I thought about you, the patient that I’m about to perform surgery on, all night last night and because I doubted myself, I took clonazepam to calm the anxiety so I could sleep.  Today I’ve taken 10 mg of propranolol and some Kava, a natural supplement known to decrease anxiety. As I start the surgery, the propranolol coursing through my veins blocking the sympathetic nervous system, I fear it will come.  ...

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When I hung up my white coat for the last time and left the practice of medicine, the term, “physician burnout” was unfamiliar. It wasn’t until I stumbled across research studies many years later, in my work as a freelance writer, that I finally understood the underlying reasons that I needed to walk away. Today, you can’t read about health care without seeing the term. Does the widespread use of ...

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Imagine you are an ambitious new worker at a powerhouse institution. Your job performance is soaring, but you frankly work like a dog. Your weeks top out at 80 hours, you get maybe a single 24-hour block of time off every 7 days, you work weekends, and you often work up to 30 hours straight in one stint, sleep at work, and eat exclusively from food options in the building. You ...

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The afternoon began like any other day in medical school.  Students arrived at the lecture hall and took their seats.  An individual with long blue-and-white hair and handlebar mustache entered the room wearing oversized fish-print pants, a loose-fitting clown shirt, and a single earing fashioned out of a bent fork.  He casually strolled up to the front, introduced himself as Dr. Patch Adams, and told us that the ...

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Studies have varied in their estimates of depression in medical school students, but they all show a similarly startling trend. Medical students have a higher depression rate than their non-medical counterparts. This culminates later in life with physicians with higher than average alcohol abuse problems and higher than average suicide rates, with male MDs 1.5 times as likely, and female MDs twice as likely to commit suicide than their
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The letter from the insurance company was addressed to my patient. The two pages of information boiled down to one simple sentence: “After a thorough review, our decision to not cover the medication Provigil (modafinil) is unchanged.” The letter went on to explain that there was no further recourse, and that the medication would not be approved because it was not Food and Drug Administration–approved for the condition my patient had: ...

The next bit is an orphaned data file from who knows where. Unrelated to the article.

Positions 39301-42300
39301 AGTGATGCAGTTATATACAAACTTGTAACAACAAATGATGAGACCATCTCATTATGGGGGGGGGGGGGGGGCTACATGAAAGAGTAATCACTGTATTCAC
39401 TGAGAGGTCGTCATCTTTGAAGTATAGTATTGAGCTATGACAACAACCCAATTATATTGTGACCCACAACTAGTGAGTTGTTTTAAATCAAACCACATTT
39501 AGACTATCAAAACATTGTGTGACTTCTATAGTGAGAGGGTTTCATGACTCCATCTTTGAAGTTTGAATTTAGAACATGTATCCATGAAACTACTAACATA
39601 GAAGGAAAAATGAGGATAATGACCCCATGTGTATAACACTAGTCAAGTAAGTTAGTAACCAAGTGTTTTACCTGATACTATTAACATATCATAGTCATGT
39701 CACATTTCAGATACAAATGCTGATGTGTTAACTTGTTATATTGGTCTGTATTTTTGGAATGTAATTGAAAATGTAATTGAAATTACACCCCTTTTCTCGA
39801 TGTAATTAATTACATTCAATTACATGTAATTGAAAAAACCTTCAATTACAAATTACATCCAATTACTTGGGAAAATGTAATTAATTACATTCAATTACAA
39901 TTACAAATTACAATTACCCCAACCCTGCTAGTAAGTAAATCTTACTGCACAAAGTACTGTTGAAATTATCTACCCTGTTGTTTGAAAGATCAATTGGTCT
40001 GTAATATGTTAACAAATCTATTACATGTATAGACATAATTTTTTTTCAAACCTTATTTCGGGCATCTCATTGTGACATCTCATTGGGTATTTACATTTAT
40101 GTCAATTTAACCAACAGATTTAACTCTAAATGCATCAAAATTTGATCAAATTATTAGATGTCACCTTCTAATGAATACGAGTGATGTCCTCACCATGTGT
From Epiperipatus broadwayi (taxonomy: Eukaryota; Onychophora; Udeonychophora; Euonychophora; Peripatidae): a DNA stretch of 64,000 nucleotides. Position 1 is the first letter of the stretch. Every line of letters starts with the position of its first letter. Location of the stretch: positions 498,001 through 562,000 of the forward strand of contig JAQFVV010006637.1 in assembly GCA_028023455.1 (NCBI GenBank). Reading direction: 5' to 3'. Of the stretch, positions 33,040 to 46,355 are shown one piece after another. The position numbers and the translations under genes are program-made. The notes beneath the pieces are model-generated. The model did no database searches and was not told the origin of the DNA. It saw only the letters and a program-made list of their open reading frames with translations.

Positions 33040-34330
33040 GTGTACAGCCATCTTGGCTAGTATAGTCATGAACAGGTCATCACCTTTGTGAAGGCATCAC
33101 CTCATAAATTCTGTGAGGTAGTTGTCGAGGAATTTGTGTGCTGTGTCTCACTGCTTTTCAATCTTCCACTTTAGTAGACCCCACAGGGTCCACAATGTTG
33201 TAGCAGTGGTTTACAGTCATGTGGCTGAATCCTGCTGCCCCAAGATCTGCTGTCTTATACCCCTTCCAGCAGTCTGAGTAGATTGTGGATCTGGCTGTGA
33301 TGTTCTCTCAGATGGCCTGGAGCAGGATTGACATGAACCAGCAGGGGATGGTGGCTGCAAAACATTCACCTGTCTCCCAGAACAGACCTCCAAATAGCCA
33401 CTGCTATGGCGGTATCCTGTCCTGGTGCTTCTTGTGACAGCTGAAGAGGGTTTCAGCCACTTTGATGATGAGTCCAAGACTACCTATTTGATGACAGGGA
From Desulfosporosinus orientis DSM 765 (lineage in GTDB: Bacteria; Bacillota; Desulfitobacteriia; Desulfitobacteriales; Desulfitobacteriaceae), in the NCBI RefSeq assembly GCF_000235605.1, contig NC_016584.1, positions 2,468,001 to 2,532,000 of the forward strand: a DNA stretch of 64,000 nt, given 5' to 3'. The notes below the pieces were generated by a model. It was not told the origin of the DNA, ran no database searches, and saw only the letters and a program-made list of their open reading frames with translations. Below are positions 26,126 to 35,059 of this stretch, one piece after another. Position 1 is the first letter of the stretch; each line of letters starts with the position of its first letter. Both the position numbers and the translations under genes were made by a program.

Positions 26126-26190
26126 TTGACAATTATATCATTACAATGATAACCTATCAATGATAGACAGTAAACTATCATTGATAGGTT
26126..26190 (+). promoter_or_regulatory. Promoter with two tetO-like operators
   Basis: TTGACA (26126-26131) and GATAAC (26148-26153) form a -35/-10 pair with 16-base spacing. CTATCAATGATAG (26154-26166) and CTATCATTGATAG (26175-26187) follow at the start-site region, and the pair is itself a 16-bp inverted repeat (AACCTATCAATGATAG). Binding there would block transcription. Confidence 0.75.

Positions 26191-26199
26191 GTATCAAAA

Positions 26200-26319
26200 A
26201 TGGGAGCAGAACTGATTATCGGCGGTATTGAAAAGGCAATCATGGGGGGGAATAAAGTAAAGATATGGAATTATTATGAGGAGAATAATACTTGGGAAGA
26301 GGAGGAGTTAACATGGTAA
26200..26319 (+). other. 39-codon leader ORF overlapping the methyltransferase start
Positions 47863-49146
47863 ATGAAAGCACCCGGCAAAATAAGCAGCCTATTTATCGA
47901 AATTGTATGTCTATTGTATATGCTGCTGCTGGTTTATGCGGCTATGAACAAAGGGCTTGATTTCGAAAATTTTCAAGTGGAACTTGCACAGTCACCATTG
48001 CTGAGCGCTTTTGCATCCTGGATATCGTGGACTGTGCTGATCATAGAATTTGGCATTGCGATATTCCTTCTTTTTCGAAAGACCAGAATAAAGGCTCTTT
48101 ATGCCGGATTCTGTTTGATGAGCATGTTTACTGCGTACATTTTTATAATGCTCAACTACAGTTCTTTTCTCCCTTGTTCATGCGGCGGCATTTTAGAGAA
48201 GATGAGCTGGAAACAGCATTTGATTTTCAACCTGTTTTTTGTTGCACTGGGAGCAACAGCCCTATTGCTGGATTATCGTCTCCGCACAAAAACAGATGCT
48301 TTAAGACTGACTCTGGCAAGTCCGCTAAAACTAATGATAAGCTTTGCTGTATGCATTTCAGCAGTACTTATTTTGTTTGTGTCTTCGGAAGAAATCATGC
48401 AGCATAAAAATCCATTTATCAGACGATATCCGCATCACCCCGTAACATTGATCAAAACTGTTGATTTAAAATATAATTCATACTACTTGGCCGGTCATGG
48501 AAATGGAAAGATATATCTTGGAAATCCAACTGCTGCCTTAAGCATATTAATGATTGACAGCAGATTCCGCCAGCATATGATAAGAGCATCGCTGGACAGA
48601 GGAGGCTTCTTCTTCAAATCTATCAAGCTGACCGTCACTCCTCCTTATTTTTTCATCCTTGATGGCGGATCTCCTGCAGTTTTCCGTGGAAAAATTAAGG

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My patient sat in front of me, silent.  She was a beautiful, elderly woman, always well dressed in bright, matching outfits, and not a single hair out of place.  Her lipstick was perfectly applied.  She normally had a quick wit, joking about how she might drop a few knickknacks from my office into her handbag on her way out. Not today.  Today her tears flowed.  Today was the day she grieved ...

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While slogging through a crappy first draft of a document about the value of psychiatrists in mental health and substance use disorder services, I did a literature search for supporting evidence. I found nothing. (1) “So how exactly are we helpful?” I mused out loud. Maybe we aren’t: There are groups out there who do not believe that psychiatrists can or do help anyone. I am an N of 1. ...

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As a fourth-year medical student in a sub-internship in internal medicine, I have something that no doctor in America has. I have as much time as I want to spend with my patients. Don’t get me wrong, I am still a student. I’m still paying hospitals to let me be there, and I only have a maximum of four patients per day, but I inevitably end up spending more time ...

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“How far did you go in school?” This is a question that I ask every new patient as a matter of course. Granted, I have gotten some very odd answers, including hearing from a very successful businessman who only finished the seventh grade, or a very psychotic person who has a double master’s degree. Not implausible, but certainly not expected or the mainstream answer from the majority of my patients. Now, leaving the ...

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